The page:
Congrats to Prof. Al-Hashimi! Years ago in order to immigrate to the US one had to have a sponsor and show proof that they had a job. Today is a different story. What many people are opposed to are non-contributing immigrants who go on the welfare rolls, collect food stamps, etc.... Quote: "USDA has engaged in an aggressive outreach and promotional campaign to boost food stamp enrollment. Among these efforts are an ongoing partnership with the Mexican government to advertise food stamps to Mexican nationals, migrant workers, and non-citizen immigrants. Partly as a result of these efforts, the number of non-citizens on food stamps has quadrupled since 2001."

Nicholas Urfe

Sat, Feb 9, 2013 : 5:38 p.m.

@JuliaS: "why is this news? Good for him, but it seems like a fairly minor award." There are no fairly minor awards, only fairly minor people complaining about others' awards.


Sat, Feb 9, 2013 : 4:50 p.m.

Is he a real immigrant, or an American who claimed to be Kenyan / raised in Indonesia to enhance his chances of being accepted to Michigan and to receive financial aid earmarked for foreign students? Will his transcripts be sealed now?


Sat, Feb 9, 2013 : 7:25 p.m.

Prof. Al-Hashimi recieved his BS in Chamistry from Kings's College, London, UK. No US financial aid "earmarked for foreign students" involved here. And besides, the vast majority of all UM financial aid goes to in-state students.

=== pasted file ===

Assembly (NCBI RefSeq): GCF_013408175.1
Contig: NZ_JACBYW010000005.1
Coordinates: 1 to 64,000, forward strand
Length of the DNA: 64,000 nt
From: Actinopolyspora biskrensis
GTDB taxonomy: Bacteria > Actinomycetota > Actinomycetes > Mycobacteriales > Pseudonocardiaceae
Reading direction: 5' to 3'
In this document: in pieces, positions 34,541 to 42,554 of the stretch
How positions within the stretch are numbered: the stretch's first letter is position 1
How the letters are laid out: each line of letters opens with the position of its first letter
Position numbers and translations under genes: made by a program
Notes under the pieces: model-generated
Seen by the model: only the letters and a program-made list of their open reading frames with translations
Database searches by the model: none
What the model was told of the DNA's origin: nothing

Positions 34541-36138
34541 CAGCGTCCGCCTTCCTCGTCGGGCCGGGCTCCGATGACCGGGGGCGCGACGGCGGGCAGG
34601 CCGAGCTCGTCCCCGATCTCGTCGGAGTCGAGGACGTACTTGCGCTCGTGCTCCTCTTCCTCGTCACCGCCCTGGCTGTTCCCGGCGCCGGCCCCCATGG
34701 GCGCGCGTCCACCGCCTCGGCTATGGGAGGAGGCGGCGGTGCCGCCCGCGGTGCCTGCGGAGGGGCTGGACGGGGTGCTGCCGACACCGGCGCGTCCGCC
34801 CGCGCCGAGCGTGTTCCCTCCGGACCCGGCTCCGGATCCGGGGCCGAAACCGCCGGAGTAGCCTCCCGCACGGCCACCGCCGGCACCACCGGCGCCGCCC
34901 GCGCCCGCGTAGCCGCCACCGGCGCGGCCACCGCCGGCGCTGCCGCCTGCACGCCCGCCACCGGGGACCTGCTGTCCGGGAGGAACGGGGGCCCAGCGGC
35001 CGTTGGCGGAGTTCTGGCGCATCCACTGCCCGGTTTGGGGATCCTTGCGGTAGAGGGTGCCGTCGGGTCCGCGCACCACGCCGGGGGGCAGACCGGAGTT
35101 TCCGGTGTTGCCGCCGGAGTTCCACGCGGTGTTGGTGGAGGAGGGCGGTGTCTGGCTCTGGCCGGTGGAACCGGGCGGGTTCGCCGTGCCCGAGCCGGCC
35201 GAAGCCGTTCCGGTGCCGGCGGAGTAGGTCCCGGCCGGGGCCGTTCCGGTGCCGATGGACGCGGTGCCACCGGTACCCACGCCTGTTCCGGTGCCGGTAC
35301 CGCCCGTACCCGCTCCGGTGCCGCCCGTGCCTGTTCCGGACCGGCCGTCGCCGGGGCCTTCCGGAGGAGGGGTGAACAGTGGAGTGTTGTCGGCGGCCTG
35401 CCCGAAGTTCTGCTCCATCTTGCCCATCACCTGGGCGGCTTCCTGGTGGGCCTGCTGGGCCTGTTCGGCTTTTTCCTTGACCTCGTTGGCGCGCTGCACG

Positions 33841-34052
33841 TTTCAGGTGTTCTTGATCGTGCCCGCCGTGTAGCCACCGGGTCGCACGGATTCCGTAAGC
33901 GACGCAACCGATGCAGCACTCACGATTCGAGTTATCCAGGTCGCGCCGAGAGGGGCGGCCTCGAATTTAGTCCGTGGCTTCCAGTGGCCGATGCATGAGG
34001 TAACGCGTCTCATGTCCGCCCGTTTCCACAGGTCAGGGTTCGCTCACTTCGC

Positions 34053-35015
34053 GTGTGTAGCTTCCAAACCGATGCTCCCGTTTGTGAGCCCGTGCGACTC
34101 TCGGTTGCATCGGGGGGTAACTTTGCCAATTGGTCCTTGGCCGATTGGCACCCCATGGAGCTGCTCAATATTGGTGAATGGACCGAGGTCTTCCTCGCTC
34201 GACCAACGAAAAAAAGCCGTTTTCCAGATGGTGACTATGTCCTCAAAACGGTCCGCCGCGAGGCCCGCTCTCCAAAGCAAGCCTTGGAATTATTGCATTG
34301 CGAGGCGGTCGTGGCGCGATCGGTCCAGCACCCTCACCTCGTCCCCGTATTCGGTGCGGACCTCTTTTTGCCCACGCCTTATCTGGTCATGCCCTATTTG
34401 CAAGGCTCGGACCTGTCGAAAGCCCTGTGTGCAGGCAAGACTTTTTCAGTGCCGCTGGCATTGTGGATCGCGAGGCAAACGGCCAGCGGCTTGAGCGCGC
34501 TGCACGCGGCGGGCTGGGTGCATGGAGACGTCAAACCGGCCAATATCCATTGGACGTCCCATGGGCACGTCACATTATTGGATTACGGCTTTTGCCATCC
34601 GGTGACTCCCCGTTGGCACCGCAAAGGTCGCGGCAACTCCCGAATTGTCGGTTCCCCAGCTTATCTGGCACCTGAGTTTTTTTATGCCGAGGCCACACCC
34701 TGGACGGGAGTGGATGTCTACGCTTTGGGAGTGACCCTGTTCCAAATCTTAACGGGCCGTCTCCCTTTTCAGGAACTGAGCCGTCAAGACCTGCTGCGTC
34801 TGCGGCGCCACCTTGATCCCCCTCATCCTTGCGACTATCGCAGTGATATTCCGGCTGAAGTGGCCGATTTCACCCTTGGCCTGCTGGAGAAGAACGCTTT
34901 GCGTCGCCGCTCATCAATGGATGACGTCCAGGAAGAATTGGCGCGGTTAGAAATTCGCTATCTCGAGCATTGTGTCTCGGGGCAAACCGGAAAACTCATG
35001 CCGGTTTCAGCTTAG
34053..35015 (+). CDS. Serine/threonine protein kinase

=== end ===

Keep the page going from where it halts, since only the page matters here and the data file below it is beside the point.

Nicholas Urfe

Sat, Feb 9, 2013 : 5:38 p.m.

Do you speak from experience? Is that what you did?


Sat, Feb 9, 2013 : 4:43 p.m.

Snark ... your response is a bit convoluted in that there likely is no issue with dividing "people" into categories involving age or gender ... But, when you divide people simply based on their race or ethnicity then that's a much larger issue ~ Yes, it probably boils down to your "big-picture" approach toward this matter ... a matter which has been debated for many years. Peace !


Sat, Feb 9, 2013 : 7:20 p.m.

My answer was meant to be sarcastic. We certainly do hear people complain about awards or grants for women, for instance. The people complaining about specialized awards, schools, teams, etc. creating an unequal playing field fail to admit that the playing field is not equal now...that's why those awards exist.


Sat, Feb 9, 2013 : 4:30 p.m.